To get respect from your children requires you to give respect to your children.  There is no sin in getting angry at sin, but just as our heavenly Father does not curse us but deals with us kindly even when he corrects us, so there is no place for insults, taunts, and other degrading methods of humiliation.  The father teaches his children to humble themselves before God by behaving in a humble fashion himself.

Finally, in teaching our children to be humble and respectful we teach them the context in which we receive the gospel by which God exalts us.  Our true dignity is from Christ.  His humiliation led to his exaltation and to ours as well.  You teach your children both law and gospel.  Do as you teach.  Admitting your sin to your children is no sin.  Forgiving them freely and without strings is so sin, either.  For this is true discipline.

 

 

Pastor Rolf Preus

About Pastor Rolf Preus

Pastor Rolf David Preus grew up on the campus of Concordia Seminary, St. Louis, the fourth of ten children, where his father, Dr. Robert David Preus, taught for many years. Pastor Preus graduated from high school in 1971, from Concordia College, St. Paul, Minnesota in 1975 and from Concordia Theological Seminary in Ft. Wayne, Indiana in 1979. He was ordained on July 1, 1979, at Trinity Lutheran Church, in Clear Lake, Minnesota. He served Trinity Lutheran Church in Clear Lake (1979-1982), First Lutheran Church in East Grand Forks, Minnesota (1982-1989), St. John's Lutheran Church in Racine, Wisconsin (1989-1997), River Heights Lutheran Church in East Grand Forks, Minnesota (1997-2006), and First American Lutheran Church in Mayville, North Dakota and Grace Lutheran Church in Crookston, Minnesota from (2006-2015). On February 15, 2015 he was installed as Pastor of Trinity Lutheran Church, Sidney, Montana and St. John Lutheran Church, Fairview, Montana.     Pastor Preus received his Master of Sacred Theology degree from Concordia Theological Seminary in 1987. His thesis topic was, “An Evaluation of Lutheran/Roman Catholic Conversations on Justification." Pastor Preus has taught courses in theology for Concordia Theological Seminary in Ft. Wayne, Concordia University Wisconsin, and St. Sophia Lutheran Theological Seminary in Ternopil, Ukraine. Pastor Preus married Dorothy Jean Felts on May 27, 1975, in Coldwater, Michigan. God has blessed Pastor and Dort with twelve children: Daniel, David, Paul, john, Mark, Stephen, Christian, Andrew, lames, Mary, Samuel, and Peter. David, Paul, John, Mark, Stephen, and Andrew are pastors in the LCMS. Christian is a vicar and James is a fourth- year seminary student. God has blessed Pastor and Mrs. Preus with thirty-two grandchildren so far. Pastor Preus' mother is living in Minneapolis. Three of his brothers and two of his brothers-in-law have served as pastors in the LCMS.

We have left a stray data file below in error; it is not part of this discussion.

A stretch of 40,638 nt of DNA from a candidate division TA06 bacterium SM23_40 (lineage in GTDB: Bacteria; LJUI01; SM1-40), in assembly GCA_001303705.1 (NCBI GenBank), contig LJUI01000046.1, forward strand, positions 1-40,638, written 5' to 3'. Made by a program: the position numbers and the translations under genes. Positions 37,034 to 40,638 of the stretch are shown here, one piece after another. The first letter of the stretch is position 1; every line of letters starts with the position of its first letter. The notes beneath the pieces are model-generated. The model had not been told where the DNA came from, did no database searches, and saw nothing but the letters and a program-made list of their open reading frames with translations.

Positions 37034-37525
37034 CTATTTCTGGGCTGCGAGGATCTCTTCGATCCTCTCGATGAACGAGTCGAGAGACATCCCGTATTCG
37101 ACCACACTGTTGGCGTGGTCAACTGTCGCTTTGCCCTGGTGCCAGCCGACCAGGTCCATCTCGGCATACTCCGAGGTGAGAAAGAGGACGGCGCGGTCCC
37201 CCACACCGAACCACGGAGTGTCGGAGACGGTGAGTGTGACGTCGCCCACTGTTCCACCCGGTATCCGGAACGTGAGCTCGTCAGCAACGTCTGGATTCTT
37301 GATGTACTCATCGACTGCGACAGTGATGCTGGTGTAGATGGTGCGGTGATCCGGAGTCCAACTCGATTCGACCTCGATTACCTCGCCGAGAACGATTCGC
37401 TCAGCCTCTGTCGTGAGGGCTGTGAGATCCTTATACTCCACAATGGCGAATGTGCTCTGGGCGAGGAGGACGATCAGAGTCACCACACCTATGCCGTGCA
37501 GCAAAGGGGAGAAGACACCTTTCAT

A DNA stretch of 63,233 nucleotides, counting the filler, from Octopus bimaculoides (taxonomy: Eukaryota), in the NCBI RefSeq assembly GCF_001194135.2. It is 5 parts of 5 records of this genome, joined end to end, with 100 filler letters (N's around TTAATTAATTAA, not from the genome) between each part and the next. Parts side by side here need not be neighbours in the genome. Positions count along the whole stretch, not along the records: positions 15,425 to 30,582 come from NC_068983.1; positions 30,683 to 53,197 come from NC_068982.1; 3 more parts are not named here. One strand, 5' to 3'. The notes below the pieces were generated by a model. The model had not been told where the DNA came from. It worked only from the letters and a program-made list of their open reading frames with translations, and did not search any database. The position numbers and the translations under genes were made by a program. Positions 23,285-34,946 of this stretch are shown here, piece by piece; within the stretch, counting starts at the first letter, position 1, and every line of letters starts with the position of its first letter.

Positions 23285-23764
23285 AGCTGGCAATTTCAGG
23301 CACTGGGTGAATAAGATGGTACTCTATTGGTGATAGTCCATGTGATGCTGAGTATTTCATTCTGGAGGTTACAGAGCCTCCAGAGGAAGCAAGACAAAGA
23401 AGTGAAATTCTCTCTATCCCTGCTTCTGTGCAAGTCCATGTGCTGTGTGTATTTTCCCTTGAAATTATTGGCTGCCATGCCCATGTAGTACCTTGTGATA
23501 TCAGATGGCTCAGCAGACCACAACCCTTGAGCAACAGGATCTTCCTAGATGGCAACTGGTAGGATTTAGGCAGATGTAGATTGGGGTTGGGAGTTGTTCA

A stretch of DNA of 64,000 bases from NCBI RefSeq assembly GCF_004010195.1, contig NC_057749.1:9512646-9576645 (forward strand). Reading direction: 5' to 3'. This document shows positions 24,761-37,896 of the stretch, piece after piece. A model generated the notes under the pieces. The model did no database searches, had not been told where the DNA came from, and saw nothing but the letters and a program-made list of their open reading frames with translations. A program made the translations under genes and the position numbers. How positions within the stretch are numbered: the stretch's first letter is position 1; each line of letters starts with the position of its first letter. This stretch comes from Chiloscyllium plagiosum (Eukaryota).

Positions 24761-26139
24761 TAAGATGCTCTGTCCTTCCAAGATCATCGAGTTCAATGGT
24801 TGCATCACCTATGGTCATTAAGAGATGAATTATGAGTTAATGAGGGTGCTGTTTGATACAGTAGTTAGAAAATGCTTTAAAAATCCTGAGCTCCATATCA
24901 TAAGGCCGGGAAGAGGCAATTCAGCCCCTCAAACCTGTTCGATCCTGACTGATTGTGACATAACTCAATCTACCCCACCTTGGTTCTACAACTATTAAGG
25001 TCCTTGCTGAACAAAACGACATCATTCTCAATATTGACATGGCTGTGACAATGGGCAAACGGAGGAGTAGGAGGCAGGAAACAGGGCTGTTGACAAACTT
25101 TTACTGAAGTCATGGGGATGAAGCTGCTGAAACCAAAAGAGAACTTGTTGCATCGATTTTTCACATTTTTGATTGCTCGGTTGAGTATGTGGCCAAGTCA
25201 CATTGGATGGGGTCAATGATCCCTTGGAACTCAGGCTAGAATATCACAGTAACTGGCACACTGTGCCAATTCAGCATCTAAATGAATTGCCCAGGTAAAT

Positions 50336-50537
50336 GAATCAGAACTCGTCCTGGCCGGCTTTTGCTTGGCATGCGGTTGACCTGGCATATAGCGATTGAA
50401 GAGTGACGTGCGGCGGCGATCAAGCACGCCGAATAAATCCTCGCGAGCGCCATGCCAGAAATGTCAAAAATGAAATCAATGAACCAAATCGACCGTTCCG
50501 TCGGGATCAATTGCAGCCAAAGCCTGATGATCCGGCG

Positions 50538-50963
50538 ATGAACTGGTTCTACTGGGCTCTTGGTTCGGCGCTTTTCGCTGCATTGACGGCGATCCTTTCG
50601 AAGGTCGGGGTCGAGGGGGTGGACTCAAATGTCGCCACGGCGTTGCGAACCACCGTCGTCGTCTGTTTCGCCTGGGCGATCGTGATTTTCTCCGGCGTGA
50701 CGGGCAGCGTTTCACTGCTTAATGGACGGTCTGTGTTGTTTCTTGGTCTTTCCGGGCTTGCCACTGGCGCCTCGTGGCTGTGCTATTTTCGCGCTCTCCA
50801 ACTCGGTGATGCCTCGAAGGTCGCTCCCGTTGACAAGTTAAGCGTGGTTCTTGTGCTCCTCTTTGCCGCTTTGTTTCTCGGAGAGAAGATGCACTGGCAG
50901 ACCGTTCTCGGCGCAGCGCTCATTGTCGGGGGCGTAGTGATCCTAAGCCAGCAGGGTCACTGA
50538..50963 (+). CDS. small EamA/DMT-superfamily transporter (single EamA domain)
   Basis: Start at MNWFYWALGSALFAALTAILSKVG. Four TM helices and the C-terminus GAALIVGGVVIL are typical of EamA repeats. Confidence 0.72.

Comments

Steadfast Dads — Discipline — 11 Comments

  1. Depends on the experts, some say you need to beat the sin out of children and into submissionPearl.

    There is a difference between developing healthy self-esteem and creating a self-centered brat. At the center of healthy self-esteem is to know who you are in Christ. Other than that I would say good general advice.

  2. Sounds like advice to foster an unhealthy relationship with your kids where they would never really open up to you and there would always be the subordinate discomfort.